Hundreds of anti-war demonstrators listened Saturday to South Africa's Bishop Desmond Tutu speak at a church across from the United Nations before joining thousands more in the streets to protest possible U.S. military action in Iraq.
"Peace! Peace! Peace! Let America listen to the rest of the world — and the rest of the world is saying: `Give the inspectors time,"' Tutu told the Christians, Jews, Muslims and Buddhist monks who filled the ecumenical service.
Outside, protesters filled at least nine blocks of First Avenue, starting about five blocks to the north, and organizers were hoping to attract 100,000 people in opposition to war.
Demonstrations and protest marches against the war drew hundreds of thousands of people in cities around the world Saturday.
In Rome, many protesters displayed rainbow "peace" flags, while participants in Berlin marched through the streets to back the strong anti-war stance spearheaded by Chancellor Gerhard Schroeder. In London, protests hoped to increase the pressure on Prime Minister Tony Blair, who has been Europe's biggest supporter of the tough U.S. policy.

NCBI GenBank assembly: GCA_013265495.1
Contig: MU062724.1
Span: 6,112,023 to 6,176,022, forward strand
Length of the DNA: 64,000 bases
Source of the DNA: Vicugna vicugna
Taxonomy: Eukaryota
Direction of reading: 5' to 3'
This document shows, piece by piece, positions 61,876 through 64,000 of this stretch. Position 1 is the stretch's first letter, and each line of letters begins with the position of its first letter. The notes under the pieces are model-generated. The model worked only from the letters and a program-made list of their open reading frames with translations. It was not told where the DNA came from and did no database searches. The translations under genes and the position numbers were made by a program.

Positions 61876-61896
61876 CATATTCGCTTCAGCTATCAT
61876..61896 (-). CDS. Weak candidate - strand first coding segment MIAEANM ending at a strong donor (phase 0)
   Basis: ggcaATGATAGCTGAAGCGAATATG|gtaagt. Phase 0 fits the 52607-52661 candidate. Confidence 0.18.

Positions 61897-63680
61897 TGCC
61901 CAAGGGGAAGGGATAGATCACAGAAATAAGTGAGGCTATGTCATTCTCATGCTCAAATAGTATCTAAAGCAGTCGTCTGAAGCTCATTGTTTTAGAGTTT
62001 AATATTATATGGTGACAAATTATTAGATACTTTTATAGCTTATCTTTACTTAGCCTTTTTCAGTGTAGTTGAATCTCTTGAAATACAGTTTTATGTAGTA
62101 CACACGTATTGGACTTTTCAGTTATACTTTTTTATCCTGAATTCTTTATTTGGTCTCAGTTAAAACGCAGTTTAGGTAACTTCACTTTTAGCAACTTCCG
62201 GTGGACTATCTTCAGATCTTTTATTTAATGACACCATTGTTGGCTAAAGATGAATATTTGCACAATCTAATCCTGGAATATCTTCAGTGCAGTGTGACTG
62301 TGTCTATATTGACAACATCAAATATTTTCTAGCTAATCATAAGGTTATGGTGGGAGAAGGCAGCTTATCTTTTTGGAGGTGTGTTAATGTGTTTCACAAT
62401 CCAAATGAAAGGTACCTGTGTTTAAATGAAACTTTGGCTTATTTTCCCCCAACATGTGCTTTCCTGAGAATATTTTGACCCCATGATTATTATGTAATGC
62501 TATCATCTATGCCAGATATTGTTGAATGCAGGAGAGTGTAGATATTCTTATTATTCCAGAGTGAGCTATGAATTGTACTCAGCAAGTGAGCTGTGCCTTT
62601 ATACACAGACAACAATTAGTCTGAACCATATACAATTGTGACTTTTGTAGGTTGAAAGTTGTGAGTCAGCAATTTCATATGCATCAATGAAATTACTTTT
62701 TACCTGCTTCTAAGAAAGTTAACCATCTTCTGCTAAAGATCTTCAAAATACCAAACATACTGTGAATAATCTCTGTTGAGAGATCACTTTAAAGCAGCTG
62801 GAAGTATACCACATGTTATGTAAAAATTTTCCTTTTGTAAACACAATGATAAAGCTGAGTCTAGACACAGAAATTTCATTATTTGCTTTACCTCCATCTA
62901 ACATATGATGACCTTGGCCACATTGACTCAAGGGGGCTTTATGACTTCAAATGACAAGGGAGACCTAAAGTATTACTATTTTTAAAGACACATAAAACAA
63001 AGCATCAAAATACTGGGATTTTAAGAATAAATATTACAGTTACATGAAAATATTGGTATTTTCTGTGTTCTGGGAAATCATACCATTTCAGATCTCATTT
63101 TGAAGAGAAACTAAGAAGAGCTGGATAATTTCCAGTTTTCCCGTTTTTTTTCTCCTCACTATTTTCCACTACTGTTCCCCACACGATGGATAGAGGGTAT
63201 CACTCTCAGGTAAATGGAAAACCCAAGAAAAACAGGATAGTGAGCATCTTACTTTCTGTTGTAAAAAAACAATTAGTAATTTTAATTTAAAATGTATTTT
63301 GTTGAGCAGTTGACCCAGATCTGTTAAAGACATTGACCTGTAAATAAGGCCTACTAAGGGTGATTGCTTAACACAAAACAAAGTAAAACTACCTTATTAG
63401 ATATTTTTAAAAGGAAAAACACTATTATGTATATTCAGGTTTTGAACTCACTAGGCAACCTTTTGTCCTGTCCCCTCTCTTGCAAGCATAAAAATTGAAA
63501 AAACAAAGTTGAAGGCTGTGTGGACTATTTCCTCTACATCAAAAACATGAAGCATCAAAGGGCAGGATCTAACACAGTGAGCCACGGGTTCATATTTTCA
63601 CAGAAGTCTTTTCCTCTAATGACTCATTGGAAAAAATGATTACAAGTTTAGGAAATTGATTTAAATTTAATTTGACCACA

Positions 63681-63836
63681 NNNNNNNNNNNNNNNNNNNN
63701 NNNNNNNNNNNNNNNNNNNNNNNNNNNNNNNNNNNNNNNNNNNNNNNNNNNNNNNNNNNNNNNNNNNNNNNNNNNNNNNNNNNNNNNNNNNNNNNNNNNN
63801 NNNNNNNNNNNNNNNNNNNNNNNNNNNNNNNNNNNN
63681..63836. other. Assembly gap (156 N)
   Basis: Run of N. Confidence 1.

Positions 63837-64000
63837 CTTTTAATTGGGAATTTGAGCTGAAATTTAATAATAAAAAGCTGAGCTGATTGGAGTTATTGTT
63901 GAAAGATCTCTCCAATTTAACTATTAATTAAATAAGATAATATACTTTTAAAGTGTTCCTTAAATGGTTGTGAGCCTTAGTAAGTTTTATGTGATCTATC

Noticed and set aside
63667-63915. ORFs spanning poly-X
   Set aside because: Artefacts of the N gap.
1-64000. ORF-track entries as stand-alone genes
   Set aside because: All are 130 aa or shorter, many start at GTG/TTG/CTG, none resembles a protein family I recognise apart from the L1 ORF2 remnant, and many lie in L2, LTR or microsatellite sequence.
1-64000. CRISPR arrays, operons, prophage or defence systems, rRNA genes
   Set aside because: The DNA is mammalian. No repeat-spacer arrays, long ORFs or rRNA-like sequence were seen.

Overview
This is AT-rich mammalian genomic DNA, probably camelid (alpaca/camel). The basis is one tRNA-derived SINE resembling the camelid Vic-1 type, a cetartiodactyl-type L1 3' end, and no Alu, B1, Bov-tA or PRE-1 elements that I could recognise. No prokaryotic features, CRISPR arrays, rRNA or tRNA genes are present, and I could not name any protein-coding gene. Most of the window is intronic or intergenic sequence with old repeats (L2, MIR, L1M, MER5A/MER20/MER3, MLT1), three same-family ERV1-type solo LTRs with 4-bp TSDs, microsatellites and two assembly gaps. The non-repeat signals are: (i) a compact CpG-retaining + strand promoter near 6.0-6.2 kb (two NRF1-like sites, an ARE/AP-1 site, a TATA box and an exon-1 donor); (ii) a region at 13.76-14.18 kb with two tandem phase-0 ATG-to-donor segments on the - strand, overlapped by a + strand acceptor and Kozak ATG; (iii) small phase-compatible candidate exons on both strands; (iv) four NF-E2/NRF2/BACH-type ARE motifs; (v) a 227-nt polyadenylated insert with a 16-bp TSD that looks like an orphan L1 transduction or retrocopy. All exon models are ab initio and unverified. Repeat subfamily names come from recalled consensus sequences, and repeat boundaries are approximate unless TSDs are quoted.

Anti-war rallies also were planned Saturday in U.S. cities including Chicago, Philadelphia, Miami and Seattle. Protesters in Detroit chanted "Give peace a chance."
"We need to leave Iraq alone," said rally organizer Kris Hamel of the Michigan Emergency Committee Against the War on Iraq.
In New York, the street demonstrators were kept several blocks north of the United Nations after city officials denied a permit to march along First Avenue past the U.N. complex, and a federal judge upheld the decision.
Security was extraordinarily tight, with the city on high alert for terrorist threats. Authorities deployed a new security "package" including sharpshooters and officers equipped with radiation detectors, hazardous materials decontamination equipment, bomb-sniffing dogs and air-sampling equipment able to detect chemical or biological weapons.
The heavy police presence and freezing temperatures did little to dampen the protesters' enthusiasm. Singer Richie Havens performed Woodstock anthem "Freedom," and Tutu, Harry Belafonte, Susan Sarandon, Pete Seeger and Danny Glover were expected to speak to the crowd.
"I came here for peace," said Minga Tshilembi, a native of the Congo. "I want to be together with everyone here, and to work with them."